Happy Birthday, Boss!

August 2, 2015

Lowell Rothschild is 88 today. (He’s claimed 88 as his age since very soon after August 2, 2014, so I expect he’ll be 89 before lunch on Monday.)

Lowell shares his 8/2/1927 birthday with no one more famous than he is, but James Baldwin and Carroll O’Connor left the “terrible twos” behind the day he was born, while Shimon Peres turned four on the same day. On his birth date the Internet tells me only one thing worthy of note, other then Lowell’s birth, happened: President Calvin Coolidge issued a written statement. It read: “I do not choose to run for President in 1928.”

I have practiced law with and against Lowell for 30 years. In my first case with him I felt very, very young and inconsequential … until his client made a stupid statement under oath. I pounced, and we have been fast friends ever since.

Back in the day, Lowell had a reputation for being a tough guy. Always professional, and smarter than all of us, but intimidating. The guy who, when you’re not yet 30 years old, scares you more than a little bit.

Truth be told, and with no disrespect for his ability intended, I think Lowell has always had a big heart and a soft spot for young attorneys who work hard, play by the rules, and represent their clients well, even when they’re on the other side. Now, of course, he’s still a pro and scary smart, and that’s all I will say, for if I tell people he’s a sweet, really nice man, I’ll be summoned to explain why I have disarmed him, unilaterally.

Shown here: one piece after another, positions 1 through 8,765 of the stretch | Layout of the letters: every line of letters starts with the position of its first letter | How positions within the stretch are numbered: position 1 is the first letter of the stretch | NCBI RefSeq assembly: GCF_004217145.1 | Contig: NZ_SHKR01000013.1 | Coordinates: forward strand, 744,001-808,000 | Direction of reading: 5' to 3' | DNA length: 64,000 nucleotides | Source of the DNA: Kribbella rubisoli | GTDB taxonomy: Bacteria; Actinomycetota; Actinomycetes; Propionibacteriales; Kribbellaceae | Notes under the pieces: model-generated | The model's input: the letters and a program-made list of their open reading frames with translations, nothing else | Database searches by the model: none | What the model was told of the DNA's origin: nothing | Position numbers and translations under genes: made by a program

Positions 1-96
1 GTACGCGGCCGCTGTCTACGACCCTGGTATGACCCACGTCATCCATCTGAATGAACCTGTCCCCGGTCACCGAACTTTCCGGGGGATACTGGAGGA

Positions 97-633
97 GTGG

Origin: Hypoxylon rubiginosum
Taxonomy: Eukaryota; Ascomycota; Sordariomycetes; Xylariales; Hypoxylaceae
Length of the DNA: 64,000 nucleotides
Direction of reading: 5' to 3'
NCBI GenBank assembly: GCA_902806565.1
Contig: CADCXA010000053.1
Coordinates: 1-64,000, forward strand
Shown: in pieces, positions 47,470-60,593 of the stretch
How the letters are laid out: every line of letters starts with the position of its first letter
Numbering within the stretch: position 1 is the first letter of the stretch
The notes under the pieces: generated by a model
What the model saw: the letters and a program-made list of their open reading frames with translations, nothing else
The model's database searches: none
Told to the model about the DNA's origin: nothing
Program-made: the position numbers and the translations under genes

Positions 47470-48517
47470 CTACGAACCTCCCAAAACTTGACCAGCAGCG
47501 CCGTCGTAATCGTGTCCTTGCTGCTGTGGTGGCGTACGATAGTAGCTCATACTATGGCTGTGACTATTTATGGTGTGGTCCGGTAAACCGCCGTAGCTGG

Lowell has been practicing law for 63 years, only slightly longer than he has been married to his lovely wife Anne. Many of us think the law thing for 63 years makes Lowell more than a bit meshugenah. He disagrees. He thrives on the opportunities to help people with their problems. That interest in helping people solve their problems runs deep, and I think it stems from a genuine curiosity about people. Lowell is the man who, wherever he is, works the room. But he works the room with real interest, wanting to really know the people he meets. He’s also the person at the firm who knows everyone’s children’s names, knows about their places in life, problems, issues, etc. If you talk to Lowell he’ll learn much more about you than you will about him.

The law has been good to Lowell and his family, but he’s given back every bit as much as he’s gotten. He’s mentored many, many attorneys (including his son, Mayor Jonathan Rothschild, and grandsons Isaac and Nathan Rothschild), and has been the leading light in the financial reorganization bar in Arizona—and elsewhere—for decades. His time and effort on behalf of Tucson and Southern Arizona has made our community better. He has also played on a larger stage, both as the Chair of the Economics of Law Practice section of the American Bar Association and as the Board Chair for the American Bowling Congress.

By now Lowell is saying, and I can almost hear him: “Stop it. Two paragraphs ago. You’re embarrassing me.” So I’m done, except for this:

Lowell talks about being old. Chronologically, maybe. In his head and heart, not at all. Happy Birthday, Boss, and my best to you and yours!

P.S. In the office Lowell is Mr. R to many people, LER to some, and Lowell to those of us who knew him first as a professional peer. (With affection, he gets “Boss” from me more and more often.) To one of his partners, though, he’s been Boss (to his face) and Mr. Rothschild (to others) for 50 years. Always!


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